Crabtree Falls

From Wikipedia, the free encyclopedia
Crabtree Falls
Crabtree Falls.jpg
A portion of Crabtree Falls
LocationNelson County, Virginia, U.S.
Coordinates37°51′03″N 79°04′42″W / 37.850833°N 79.078333°W / 37.850833; -79.078333Coordinates: 37°51′03″N 79°04′42″W / 37.850833°N 79.078333°W / 37.850833; -79.078333
Total height1,200 feet (370 m)
Number of drops5
Longest drop400 feet (120 m)

Crabtree Falls is one of the tallest sets of waterfalls in the United States east of the Mississippi River. It is located in the George Washington National Forest in Nelson County, Virginia, off of Virginia State Route 56. The name of the falls is thought to have come from William Crabtree, who settled in this part of Virginia in 1777. L.A. Snead, former US Assistant Fuel Administrator (WWI), environmentalist and notable Nelsonian, spearheaded negotiations to secure land surrounding Crabtree Falls after it was almost developed as a resort area in the late 1960s. Using personal and Congressional funds, the land deals were completed and the deeds transferred by LA Snead on June 3, 1968, to the National Forest System. This assured benefit for future generations of this magnificent Nelson County treasure.

Aerial view

The set of waterfalls is often credited with being 1,200 feet (370 m) high, but topographic maps show the total drop to be closer to 1,000 feet (300 m).[1] Crabtree Falls is a series of cascading waterfalls, with five major cascades, the tallest of which drops about 400 feet (120 m), and several smaller cascades, all over a total distance of approximately 2,500 feet (760 m) horizontally.[1] The cascade with a 400-foot (120 m) drop also gives Crabtree Falls the title of tallest vertical drop in a waterfall east of the Mississippi River. However, the title of tallest free-fall vertical drop goes to Fall Creek Falls in Tennessee's Fall Creek Falls State Park.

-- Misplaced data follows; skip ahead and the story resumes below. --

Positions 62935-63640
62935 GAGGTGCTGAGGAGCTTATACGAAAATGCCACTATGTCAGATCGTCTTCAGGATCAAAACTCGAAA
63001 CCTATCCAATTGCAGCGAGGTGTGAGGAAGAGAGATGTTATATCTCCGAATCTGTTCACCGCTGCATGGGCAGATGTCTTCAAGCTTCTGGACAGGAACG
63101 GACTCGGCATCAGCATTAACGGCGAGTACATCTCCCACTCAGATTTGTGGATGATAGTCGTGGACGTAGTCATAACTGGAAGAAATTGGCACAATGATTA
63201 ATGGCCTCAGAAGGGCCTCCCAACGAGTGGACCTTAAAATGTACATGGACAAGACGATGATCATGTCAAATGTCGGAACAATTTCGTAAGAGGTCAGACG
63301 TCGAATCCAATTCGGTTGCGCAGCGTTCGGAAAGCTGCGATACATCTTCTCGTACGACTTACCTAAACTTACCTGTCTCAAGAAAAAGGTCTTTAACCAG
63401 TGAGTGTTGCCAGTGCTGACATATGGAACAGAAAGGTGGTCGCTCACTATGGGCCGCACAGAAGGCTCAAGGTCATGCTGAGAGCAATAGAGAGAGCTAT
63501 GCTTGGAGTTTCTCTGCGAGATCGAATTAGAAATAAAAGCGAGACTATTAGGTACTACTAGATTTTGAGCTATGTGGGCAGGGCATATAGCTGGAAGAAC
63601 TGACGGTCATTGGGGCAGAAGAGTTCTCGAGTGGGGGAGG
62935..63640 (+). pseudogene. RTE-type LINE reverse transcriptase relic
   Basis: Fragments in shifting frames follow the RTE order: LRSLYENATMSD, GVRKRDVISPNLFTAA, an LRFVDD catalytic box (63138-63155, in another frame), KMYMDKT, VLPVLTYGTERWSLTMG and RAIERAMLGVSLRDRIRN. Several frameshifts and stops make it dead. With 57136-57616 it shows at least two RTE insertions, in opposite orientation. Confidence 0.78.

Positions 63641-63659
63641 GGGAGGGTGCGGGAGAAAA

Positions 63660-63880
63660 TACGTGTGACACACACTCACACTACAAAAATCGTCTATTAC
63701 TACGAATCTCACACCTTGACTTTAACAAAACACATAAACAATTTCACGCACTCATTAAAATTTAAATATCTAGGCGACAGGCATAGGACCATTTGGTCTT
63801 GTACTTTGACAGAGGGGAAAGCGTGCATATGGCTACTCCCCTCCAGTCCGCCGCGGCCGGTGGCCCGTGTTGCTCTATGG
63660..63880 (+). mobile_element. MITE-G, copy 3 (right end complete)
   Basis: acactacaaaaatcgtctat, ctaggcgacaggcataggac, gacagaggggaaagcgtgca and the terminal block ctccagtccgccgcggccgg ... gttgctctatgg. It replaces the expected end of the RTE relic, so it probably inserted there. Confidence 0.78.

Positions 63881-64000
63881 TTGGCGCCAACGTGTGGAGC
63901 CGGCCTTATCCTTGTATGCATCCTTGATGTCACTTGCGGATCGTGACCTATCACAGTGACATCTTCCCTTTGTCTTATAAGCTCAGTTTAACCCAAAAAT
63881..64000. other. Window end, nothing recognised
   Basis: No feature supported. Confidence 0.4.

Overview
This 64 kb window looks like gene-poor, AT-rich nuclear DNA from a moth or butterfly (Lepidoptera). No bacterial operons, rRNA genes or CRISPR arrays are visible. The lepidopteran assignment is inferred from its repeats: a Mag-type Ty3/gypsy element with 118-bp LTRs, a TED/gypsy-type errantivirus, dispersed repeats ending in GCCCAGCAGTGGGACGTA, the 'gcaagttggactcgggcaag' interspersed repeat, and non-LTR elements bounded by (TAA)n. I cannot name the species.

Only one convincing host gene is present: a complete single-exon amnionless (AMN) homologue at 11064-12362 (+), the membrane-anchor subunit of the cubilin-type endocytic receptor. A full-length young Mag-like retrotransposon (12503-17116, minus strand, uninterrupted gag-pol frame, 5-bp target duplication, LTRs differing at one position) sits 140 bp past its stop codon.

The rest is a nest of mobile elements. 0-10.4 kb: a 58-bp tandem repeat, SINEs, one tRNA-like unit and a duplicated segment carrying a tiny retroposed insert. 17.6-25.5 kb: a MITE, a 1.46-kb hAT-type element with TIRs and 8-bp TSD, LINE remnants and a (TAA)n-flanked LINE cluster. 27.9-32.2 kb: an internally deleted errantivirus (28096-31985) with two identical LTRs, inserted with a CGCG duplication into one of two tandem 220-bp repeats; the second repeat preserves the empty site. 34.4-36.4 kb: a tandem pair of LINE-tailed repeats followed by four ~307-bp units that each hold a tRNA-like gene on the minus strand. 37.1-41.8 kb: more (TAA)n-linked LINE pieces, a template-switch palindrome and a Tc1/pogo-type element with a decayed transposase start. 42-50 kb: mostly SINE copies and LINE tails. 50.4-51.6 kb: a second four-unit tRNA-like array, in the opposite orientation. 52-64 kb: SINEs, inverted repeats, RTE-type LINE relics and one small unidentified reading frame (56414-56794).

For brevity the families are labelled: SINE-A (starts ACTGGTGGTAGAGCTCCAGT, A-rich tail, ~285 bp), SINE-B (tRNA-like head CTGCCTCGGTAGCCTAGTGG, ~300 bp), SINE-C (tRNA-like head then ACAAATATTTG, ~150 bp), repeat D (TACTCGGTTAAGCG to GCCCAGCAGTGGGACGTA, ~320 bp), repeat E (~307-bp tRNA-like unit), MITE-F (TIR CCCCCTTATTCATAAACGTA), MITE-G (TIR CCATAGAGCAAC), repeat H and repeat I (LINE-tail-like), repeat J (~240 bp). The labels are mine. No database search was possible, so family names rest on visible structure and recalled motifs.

There is a trail to the waterfall maintained by the United States Forest Service called the Crabtree Falls Trail. Twenty-nine people have fallen to their deaths from leaving the trail to climb too close to the waterfalls. Recent deaths occurred April 2013,[2] June 2015,[3][4] and most recently, August 29, 2015.[5]


  1. ^ a b U.S. Geological Survey Massies Mill 7.5-minute quadrangle
  2. ^ "LU student who died at Crabtree Falls identified". Lynchburg News & Advance. Lynchburg, Virginia. 9 April 2015.
  3. ^ "Person Falls To Death At Crabtree Falls In South Nelson". Blue Ridge Life Magazine. 7 June 2015.[permanent dead link]
  4. ^ Roy, Eleanor (8 June 2015). "Young man dies at Crabtree Falls in Nelson County". The Roanoke Times.
  5. ^ "Man Dies While Hiking Crabtree Falls in Nelson County". NBC29. 29 August 2015.

External links[edit]